currently exists in the Medicare Part D prescription drug program (commonly known as the ``donut hole''),
manufacturers of branded prescription drugs will be required to provide a 50% discount on drugs
dispensed to beneficiaries within this donut hole. Earlier this year, the Supreme Court of the United States
heard challenges to the constitutionality of the individual mandate and the viability of certain provisions of
the Healthcare Reform Act. The Supreme Court's decision in
Nat'l Federation of Independent Business v.
Sebelius upheld most of the Healthcare Reform Act and determined that requiring individuals to maintain
``minimum essential'' health insurance coverage or pay a penalty to the Internal Revenue Service was
within Congress's constitutional taxing authority. However, the Supreme Court struck down a provision in
the Healthcare Reform Act that penalized states which chose not to expand their Medicaid programs
through an increase in the Medicaid eligibility income limit from a state's current eligibility levels to 133%
of the federal poverty limit. As a result of the Supreme Court's ruling, it is unclear whether states will
expand their Medicaid programs by raising the income limit to 133% of the federal poverty level and
whether there will be more uninsured patients in 2014 than anticipated when Congress passed the
Healthcare Reform Act. An increase in the proportion of uninsured patients who are prescribed products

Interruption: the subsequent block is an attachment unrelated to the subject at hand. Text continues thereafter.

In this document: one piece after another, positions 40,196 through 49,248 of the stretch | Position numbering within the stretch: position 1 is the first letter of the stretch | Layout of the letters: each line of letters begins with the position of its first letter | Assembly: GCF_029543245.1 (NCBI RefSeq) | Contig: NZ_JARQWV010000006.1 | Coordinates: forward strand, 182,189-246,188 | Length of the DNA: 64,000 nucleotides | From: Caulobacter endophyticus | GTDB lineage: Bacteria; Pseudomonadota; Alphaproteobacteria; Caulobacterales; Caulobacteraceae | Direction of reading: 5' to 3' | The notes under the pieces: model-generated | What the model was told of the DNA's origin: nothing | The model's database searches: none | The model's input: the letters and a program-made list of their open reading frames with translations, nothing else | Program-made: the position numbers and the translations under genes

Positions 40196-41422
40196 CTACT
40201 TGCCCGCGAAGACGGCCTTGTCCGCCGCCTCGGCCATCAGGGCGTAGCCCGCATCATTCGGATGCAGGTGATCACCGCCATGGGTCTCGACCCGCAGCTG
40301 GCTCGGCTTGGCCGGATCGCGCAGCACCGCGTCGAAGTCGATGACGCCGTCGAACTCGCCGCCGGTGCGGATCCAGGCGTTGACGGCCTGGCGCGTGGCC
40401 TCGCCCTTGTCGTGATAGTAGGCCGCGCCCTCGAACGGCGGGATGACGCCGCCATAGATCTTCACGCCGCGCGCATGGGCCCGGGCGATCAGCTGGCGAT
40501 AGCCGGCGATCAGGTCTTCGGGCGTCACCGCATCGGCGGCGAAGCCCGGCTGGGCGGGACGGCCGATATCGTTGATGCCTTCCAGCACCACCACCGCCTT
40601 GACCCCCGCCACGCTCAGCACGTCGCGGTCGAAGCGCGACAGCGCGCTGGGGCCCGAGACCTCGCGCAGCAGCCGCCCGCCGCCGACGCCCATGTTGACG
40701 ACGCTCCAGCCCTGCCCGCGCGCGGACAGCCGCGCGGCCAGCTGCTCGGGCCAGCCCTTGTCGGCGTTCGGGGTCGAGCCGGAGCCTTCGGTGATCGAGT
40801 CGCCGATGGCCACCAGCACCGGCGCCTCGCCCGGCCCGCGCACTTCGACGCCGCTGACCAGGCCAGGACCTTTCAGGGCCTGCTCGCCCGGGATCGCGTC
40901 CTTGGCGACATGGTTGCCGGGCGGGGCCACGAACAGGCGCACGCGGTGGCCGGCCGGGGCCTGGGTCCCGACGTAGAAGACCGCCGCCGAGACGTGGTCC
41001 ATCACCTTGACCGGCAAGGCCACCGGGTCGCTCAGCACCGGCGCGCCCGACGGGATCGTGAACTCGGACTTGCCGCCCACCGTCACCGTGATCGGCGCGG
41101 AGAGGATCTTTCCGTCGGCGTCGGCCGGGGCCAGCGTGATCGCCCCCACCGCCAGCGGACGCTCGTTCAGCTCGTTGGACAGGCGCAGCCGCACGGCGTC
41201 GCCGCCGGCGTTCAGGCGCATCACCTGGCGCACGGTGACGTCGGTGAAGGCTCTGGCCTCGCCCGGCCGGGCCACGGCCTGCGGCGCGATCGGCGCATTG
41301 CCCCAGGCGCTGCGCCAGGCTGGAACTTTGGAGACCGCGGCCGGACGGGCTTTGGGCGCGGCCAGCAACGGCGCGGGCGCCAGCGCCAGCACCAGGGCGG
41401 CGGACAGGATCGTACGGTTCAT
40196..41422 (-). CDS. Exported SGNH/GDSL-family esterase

resulting from our proprietary or partnered programs could impact our business. We expect that the
Healthcare Reform Act and other healthcare reform measures that may be adopted in the future could
have a material adverse effect on our industry generally and on the ability of Array or our collaborators to
successfully commercialize product candidates or could limit or eliminate our future spending on
development projects.
In addition to the Healthcare Reform Act, there will continue to be proposals by legislators at both the
federal and state levels, regulators and third-party payors to keep healthcare costs down while expanding
individual healthcare benefits. Certain of these changes could limit the prices that can be charged for
drugs we develop or the amounts of reimbursement available for these products from governmental
agencies or third-party payors, or may increase the tax obligations on pharmaceutical companies,
increase our rebate liability and discount obligations and so may limit our commercial opportunity and
reduce any associated revenue and profits. For example, federal laws require drug manufacturers to pay
specified rebates to each state Medicaid program for medicines reimbursed by Medicaid and to provide
discounts for out-patient medicines purchased by certain safety net providers and ``disproportionate